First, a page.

Are you suffering a Sisyphean punishment?
Sisyphus was the son of King Aeolus of Thessaly and Enarete. He was the founder and first king of Ephyra (supposedly the original name of Corinth). See more here
As a punishment, King Sisyphus was made to endlessly roll a huge boulder up a steep hill.
The maddening nature of the punishment was reserved for King Sisyphus due to his hubristic belief that his cleverness surpassed that of Zeus himself.
Zeus accordingly displayed his own cleverness by enchanting the boulder into rolling away from King Sisyphus before he reached the top, which ended up consigning Sisyphus to an eternity of useless efforts and unending frustration.
Thus it came to pass that pointless or interminable activities are sometimes described as Sisyphean.
According to Albert Camus work “The myth of Sisiphus”, it is not the world that is absurd, nor human thought: the absurd arises when the human need to understand meets the unreasonableness of the world, when "my appetite for the absolute and for unity" meets "the impossibility of reducing this world to a rational and reasonable principle."
In our day to day life, we try to act corresponding to our own “logic”, what we think we should do.
Mothers give all their efforts to raise their children.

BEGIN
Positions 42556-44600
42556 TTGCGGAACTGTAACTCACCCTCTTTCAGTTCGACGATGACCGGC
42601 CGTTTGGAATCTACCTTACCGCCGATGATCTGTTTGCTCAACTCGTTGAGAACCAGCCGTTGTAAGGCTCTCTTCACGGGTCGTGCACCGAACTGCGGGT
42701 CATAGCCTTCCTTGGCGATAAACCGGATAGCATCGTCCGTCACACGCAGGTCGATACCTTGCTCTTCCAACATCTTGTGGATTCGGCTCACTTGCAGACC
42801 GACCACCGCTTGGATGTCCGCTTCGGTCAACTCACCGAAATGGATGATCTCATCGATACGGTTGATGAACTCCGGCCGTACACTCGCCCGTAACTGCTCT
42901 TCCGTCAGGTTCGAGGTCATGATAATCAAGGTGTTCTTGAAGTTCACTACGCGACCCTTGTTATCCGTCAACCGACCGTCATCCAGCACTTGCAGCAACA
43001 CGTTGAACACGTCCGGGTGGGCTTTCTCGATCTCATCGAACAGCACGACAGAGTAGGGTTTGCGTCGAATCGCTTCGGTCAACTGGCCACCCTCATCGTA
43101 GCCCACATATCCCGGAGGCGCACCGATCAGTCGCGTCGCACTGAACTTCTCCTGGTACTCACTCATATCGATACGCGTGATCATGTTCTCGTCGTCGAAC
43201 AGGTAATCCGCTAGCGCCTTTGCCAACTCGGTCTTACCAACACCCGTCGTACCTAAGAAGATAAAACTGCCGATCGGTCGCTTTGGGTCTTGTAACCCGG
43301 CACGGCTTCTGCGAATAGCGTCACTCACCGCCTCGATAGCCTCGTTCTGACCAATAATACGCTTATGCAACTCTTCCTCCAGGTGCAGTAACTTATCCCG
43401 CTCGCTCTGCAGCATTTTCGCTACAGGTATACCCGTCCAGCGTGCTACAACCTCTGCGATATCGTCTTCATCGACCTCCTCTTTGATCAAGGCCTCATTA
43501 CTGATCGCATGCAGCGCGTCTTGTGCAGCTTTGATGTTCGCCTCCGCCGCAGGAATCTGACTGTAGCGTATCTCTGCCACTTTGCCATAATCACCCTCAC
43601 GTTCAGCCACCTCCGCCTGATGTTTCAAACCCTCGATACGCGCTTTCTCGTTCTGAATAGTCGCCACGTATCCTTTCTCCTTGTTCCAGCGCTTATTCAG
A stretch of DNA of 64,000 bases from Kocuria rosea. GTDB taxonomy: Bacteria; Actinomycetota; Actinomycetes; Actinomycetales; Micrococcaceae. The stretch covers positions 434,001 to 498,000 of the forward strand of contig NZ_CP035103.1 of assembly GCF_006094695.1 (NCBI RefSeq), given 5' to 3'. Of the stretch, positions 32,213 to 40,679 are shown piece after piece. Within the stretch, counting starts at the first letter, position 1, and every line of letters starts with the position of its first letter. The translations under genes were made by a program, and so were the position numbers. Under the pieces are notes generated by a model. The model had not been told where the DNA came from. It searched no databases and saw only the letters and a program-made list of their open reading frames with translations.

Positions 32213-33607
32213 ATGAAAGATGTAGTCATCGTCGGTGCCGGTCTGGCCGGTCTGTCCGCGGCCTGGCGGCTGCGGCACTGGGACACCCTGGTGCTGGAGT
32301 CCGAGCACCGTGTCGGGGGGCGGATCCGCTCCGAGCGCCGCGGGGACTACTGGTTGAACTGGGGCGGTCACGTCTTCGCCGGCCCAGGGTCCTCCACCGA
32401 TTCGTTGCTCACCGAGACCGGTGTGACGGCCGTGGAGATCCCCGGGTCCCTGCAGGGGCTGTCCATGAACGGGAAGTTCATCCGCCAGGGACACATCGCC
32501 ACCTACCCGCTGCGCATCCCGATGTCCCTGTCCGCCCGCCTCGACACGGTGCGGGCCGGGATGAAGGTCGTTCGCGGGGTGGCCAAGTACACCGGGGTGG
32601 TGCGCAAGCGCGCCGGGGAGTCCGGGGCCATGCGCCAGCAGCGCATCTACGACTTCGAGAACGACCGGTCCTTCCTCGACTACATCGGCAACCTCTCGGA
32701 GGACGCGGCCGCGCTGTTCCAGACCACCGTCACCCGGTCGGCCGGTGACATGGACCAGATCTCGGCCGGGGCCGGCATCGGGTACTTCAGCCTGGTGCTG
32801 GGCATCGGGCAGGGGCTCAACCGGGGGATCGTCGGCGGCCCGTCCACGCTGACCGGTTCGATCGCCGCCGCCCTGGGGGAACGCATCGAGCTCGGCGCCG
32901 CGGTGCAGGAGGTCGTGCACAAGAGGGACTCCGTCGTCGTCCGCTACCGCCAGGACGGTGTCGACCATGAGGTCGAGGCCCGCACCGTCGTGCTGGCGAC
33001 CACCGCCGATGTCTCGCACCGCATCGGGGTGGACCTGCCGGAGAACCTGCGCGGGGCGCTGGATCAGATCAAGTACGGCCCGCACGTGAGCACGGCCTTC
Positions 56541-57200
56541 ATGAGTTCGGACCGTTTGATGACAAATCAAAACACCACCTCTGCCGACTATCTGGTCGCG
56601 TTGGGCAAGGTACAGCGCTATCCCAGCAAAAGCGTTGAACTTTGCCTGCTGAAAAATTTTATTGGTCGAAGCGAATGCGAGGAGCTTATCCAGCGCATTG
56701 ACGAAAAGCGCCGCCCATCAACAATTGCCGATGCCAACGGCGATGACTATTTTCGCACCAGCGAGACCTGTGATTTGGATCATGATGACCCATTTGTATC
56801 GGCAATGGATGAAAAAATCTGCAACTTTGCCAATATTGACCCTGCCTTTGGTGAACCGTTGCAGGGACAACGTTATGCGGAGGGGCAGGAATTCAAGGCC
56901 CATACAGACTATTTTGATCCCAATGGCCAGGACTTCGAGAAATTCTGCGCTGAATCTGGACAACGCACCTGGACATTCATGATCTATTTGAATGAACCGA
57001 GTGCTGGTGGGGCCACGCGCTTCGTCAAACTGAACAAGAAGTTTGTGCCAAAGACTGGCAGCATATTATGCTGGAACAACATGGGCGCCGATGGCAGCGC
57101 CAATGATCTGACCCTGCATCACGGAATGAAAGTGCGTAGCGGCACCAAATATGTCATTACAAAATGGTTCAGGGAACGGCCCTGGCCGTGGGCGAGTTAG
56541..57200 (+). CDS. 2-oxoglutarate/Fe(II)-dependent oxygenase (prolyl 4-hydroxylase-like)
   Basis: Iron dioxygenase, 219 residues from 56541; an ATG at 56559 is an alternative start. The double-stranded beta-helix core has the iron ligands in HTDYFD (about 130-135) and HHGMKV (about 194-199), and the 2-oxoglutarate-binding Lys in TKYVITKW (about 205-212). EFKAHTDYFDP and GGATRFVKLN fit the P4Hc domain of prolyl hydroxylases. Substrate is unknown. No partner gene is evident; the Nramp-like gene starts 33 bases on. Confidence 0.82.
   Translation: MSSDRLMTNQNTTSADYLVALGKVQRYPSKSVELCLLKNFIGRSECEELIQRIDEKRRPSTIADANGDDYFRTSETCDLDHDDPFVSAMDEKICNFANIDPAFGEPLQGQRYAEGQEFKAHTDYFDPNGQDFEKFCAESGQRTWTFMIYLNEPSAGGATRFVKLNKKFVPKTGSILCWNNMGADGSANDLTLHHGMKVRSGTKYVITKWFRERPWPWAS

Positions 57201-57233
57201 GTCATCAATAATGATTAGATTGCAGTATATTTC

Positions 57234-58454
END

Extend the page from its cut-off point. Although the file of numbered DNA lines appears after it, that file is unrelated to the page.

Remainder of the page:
Soldiers would give their last drop of blood for their country.
Only to find out later that their efforts were useless.
(Here you can put your own experience at work, school, family, whatever)
Trying to get your targets, only to see that when you are just about to achieve them, they vanish before your eyes, can be very frustrating.
Then is when one faces the absolute absurd, when we try to understand why.
Immediately after, one starts to question if all these efforts were useless due to a wrong setting of goals, and start thinking if our criteria when setting these goals was blurred by unknown issues beyond our knowledge or understanding.
The same principles that pushed us to do things the way we did, seem to be useless and wrong when we face the results. And there is no way to know if we are right or wrong in advance.
This could lead us to a feeling of frustration due to the absurdity of the world.
Individual goals and paths are not always intended to make sense to all.
But as long as it makes sense to yourself, it should be enough.
As Camus concludes, “To embrace the absurd implies embracing all that the unreasonable world has to offer. Without a meaning in life, there is no scale of values. "What counts is not the best living but the most living."
So it could be reasonable to say, facing that no absolute and ultimate truth is available, that setting our goals accordingly to a high scale of values seem to be the only way to give sense to our lives, no matter what the rest of the world says, instead of trying to understand the why and how.
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